Murals in each coach give a preview of these scenes along your Great Northern route, while the harmony of color makes you feel that you have taken a long step into the West when you step aboard the new Empire Builder.

GN Artwork from 1947 GN brochure "Through the Car Window"

Color is important for practical reasons, also. After exhaustive tests for visibility tho deep green and brilliant orange of the Diesel engine were determined. These brilliant colors can be seen at great distances -a definite safety factor in highspeed operation. Green and orange paints were subjected to blazing sunlight, steam, boiling heat, freezing temperatures, showers of rain, every light and climatic condition on the North American continent.



The West, however, is not just a splash of color in the new Empire Builder. It is a basic part of the architectural scheme.

Built into the panels between your tables in the diner are exquisite facsimiles of the wild flowers which delight visitors to Glacier National Park.

In 1926-27 the American artist, Walter Loos painted the wild flowers of Glacier Park. His oil reproductions of American flora rank with the bird paintings of Audubon. These rare paintings, now owned by Great Northern, are reproduced in their original beauty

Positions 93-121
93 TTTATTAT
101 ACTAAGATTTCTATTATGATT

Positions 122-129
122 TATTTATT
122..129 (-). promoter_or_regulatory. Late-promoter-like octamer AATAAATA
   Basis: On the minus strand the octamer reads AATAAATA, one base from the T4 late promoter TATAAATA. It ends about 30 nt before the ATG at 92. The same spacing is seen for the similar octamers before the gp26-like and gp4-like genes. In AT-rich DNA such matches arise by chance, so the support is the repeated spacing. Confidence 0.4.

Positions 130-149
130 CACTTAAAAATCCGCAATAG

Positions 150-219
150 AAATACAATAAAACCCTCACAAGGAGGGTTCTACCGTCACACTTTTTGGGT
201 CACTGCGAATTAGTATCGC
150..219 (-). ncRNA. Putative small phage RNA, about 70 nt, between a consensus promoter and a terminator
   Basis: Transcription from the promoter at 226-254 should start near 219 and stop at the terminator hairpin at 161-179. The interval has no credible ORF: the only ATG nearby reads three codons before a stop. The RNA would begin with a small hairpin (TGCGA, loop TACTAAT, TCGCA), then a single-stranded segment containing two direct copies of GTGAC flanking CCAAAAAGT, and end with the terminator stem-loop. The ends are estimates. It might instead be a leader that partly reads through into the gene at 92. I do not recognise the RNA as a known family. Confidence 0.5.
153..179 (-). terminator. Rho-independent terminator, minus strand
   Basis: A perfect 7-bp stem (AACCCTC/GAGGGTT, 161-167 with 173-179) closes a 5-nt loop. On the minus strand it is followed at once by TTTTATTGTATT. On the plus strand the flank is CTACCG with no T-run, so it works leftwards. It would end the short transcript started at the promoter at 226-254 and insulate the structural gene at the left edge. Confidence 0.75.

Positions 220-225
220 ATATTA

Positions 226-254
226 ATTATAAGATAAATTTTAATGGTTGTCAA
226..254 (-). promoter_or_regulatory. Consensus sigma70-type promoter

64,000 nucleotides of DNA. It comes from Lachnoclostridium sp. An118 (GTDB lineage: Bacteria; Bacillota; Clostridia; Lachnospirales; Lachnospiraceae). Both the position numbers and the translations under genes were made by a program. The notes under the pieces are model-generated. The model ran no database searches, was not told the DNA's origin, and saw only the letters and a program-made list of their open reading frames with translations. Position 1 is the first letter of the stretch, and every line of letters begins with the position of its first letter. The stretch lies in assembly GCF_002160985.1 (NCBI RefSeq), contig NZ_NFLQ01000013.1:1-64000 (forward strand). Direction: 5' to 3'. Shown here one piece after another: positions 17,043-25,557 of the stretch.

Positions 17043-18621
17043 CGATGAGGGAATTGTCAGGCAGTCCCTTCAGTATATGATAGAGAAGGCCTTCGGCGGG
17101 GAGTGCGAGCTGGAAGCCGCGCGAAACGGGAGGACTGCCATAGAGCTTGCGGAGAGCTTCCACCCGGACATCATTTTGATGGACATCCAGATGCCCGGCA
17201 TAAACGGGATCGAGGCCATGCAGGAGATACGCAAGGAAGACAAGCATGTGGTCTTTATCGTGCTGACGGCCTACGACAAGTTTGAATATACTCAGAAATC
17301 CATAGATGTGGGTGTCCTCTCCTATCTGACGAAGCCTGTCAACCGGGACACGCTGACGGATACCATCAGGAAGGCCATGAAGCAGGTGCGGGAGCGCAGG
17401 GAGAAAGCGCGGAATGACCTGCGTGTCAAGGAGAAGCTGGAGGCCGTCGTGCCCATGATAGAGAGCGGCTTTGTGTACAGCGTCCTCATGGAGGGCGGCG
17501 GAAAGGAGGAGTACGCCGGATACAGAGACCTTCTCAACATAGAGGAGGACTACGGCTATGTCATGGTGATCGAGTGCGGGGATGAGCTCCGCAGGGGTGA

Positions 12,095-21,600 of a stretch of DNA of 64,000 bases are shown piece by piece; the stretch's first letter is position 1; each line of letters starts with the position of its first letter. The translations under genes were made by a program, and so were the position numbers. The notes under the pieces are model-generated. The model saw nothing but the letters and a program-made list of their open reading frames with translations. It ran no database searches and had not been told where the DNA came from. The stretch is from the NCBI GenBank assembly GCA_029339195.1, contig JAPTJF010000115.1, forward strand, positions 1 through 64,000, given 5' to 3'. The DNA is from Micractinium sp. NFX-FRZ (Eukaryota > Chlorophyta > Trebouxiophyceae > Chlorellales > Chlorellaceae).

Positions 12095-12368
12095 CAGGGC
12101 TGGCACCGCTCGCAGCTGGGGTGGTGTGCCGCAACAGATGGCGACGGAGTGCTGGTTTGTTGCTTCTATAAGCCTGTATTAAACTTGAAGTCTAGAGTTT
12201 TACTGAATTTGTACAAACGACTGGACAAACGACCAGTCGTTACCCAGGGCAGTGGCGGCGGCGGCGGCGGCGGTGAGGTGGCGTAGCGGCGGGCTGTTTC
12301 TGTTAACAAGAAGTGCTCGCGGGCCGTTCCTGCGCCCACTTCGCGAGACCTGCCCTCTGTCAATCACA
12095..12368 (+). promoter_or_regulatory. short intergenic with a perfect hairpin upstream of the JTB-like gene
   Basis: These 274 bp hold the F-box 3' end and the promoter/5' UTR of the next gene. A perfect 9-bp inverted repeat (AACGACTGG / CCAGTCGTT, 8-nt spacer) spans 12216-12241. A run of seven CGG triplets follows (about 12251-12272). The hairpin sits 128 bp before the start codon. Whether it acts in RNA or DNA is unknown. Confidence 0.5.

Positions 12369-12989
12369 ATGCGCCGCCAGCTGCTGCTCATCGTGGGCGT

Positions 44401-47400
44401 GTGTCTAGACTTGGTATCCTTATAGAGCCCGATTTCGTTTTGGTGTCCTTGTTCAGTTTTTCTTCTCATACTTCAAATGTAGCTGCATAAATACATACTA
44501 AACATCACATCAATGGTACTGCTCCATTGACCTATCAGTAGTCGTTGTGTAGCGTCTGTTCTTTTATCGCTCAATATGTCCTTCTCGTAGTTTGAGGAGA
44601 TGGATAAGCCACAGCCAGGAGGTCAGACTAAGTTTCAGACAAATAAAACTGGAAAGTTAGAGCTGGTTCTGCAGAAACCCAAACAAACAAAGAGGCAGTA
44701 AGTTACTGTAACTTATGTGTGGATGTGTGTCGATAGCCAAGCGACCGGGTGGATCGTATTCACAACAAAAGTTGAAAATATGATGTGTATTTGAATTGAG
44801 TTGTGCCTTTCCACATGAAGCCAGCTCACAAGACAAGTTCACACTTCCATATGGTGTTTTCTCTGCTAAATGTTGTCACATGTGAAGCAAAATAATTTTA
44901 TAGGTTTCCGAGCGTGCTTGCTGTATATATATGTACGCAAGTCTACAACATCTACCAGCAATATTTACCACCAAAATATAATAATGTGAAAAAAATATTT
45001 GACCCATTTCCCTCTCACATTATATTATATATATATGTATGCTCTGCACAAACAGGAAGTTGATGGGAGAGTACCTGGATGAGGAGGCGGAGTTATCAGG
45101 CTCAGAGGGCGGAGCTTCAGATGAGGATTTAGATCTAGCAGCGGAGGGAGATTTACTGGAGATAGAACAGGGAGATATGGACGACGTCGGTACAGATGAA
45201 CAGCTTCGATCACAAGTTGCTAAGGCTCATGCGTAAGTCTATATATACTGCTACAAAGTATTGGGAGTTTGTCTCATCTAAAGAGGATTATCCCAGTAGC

In Glacier Park the wild flowers are reflected in the sublime blue of the glacial lakes, a blue unlike any other shade. This same blue, repeated in draperies, rugs and upholstery, is the setting for the Laos flower paintings. As precisely as man can duplicate nature the artists and technicians bring the breath-taking blue of St. Mary Lake into the dining car.


In our big cities we forget that the palefaces were not always welcome in this land. When we get to the plains and mountains the exciting lore of our childhood begins to come back to us. We find that the Indian is not a legendary vanishing figure.